Suspect killed in Roseville shootout had documented concerns about mental health, access to firearms

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A man killed after exchanging gunfire with police in a Roseville neighborhood had documented mental health concerns and enough access to firearms that officers were not comfortable approaching his home as early as last month.

Multiple law enforcement sources have confirmed to 5 INVESTIGATES that 53-year-old Jesse Werling was the person who shot at Roseville officers and homes near West Owasso Boulevard and Victoria Street North around 7:30 p.m. on Tuesday. One responding officer was shot in the face but is in stable condition, according to Roseville Police Chief Erika Scheider.

Werling died later at the hospital, according to police.

Roseville police had responded to Werling’s house about 15 times in the past and had previously put an alert on his name for “mental health cautions related to resisting police and danger,” according to a police report obtained by 5 INVESTIGATES.

Court records in Minnesota and Wisconsin reveal Werling had a history of violent outbursts and threatening behavior. Werling had been committed twice for mental health treatment – once in 2018 and again in 2019 – and had been declared mentally ill, which should have prevented him from possessing a gun.

Officers stated they “did not feel comfortable” approaching Werling last month because they were concerned he may have a rifle with a scope, stolen from his mother’s gun safe in her North Hudson apartment.

Werling’s mother reported the incident to police on March 9 after he showed up on her doorstep at 2:30 a.m. acting “delusional.”

Werling was never charged for stealing the rifle. It’s not clear if that rifle was used to fire more than 100 rounds at police and neighboring homes during Tuesday night’s shootout.

Police issued a shelter-in-place order and called in the SWAT unit. The Minnesota Bureau of Criminal Apprehension is still investigating.

“We’re still trying to figure out what the motive is and what exactly led up to this event,” Scheider said Wednesday.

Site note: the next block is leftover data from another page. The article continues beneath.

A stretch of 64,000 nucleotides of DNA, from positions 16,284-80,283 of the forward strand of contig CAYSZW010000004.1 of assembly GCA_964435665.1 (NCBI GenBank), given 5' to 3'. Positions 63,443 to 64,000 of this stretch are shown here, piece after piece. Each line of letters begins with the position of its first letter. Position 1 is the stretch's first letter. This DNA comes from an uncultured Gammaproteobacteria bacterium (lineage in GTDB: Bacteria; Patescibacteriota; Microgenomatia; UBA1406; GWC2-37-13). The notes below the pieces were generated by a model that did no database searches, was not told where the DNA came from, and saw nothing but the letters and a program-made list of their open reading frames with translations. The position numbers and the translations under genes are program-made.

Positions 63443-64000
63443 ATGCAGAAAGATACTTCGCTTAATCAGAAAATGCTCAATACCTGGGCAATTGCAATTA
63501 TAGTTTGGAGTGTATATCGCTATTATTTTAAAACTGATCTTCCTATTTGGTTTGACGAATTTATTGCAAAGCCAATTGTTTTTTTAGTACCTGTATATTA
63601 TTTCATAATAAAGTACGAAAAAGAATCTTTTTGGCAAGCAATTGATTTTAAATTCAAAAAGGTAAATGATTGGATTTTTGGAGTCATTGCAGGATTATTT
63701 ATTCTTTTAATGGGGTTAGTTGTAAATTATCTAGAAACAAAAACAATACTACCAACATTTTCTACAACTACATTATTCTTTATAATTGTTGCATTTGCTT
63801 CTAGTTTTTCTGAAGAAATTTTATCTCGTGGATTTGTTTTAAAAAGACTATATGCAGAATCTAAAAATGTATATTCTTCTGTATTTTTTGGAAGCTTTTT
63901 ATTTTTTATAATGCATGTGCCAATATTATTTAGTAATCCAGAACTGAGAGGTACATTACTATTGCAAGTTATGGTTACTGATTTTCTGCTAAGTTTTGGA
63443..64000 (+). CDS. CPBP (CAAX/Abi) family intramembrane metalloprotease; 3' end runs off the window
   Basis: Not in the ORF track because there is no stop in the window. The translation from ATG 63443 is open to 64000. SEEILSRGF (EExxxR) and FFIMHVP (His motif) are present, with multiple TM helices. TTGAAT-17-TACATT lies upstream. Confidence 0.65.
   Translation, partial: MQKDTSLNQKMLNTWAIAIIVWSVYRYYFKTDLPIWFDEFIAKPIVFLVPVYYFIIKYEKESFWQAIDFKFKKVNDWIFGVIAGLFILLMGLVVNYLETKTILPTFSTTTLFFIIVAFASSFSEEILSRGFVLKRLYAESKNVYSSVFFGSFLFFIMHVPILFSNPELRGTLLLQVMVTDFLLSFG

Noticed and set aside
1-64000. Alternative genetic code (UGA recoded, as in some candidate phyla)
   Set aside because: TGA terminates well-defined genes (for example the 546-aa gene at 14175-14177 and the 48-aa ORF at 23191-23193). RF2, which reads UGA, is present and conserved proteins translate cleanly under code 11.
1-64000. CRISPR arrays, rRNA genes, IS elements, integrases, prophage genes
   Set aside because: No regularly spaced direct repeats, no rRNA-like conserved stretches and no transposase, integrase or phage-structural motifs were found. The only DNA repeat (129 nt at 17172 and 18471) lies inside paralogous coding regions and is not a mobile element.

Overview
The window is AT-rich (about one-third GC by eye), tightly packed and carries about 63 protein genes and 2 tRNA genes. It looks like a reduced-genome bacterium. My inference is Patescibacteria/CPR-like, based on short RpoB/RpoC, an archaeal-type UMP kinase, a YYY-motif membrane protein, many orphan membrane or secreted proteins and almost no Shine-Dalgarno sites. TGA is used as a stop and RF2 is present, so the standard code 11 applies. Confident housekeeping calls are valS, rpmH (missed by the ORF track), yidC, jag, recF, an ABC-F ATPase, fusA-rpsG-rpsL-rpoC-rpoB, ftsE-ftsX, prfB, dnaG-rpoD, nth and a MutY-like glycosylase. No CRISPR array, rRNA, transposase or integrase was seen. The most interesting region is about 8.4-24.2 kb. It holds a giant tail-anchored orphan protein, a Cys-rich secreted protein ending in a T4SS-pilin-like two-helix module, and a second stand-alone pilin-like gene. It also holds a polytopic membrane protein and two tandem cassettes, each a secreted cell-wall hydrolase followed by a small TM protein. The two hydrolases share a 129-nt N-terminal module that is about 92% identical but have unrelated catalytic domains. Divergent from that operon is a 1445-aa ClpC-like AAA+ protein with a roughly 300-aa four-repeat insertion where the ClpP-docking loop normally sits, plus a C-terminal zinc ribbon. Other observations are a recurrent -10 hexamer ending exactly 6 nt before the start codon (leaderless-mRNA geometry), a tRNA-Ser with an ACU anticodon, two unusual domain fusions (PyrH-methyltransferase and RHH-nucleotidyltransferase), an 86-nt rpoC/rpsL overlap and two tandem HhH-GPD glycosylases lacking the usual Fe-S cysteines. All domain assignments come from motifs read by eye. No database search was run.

Werling was well known to law enforcement from St. Paul’s suburbs to western Wisconsin. Stillwater police responded to a call in December 2020 after Werling tried to kick down a neighbor’s steel front door as a mother and a 2-year-old child hid in their basement.

“His past behavior has proven to be varied and erratic,” the family told a Washington County judge.

The court issued a harassment restraining order against Werling, who was facing one charge for first-degree criminal damage to property. His next court appearance was scheduled for May 4.

In 2018, Werling showed up to a Good Friday service at Family of Christ Lutheran Church in St. Joseph, Wisconsin, wearing a traffic vest and multiple cameras, police reports show. The pastor said Werling, who was “a regular at church,” was acting “a little more abnormal than usual.”

Asked by 5 INVESTIGATES about the Roseville shooting, Pastor Chad Czischke responded, “it’s just sad to know that it came to this.”

Werling was also arrested in 2015 after threatening to take his ex-wife to the “underworld,” court records show. Using St. Croix County’s diversion program, Werling avoided a greater disorderly conduct charge and was instead found guilty of an ordinance violation.

Prosecutors in that case pushed to keep guns away from Werling.

Court transcripts show that Werling said he didn’t have any guns but his father did – and they were locked up.

“So just until this is done with and until you probably find out what happens next door,” the judge told Werling, “no guns.”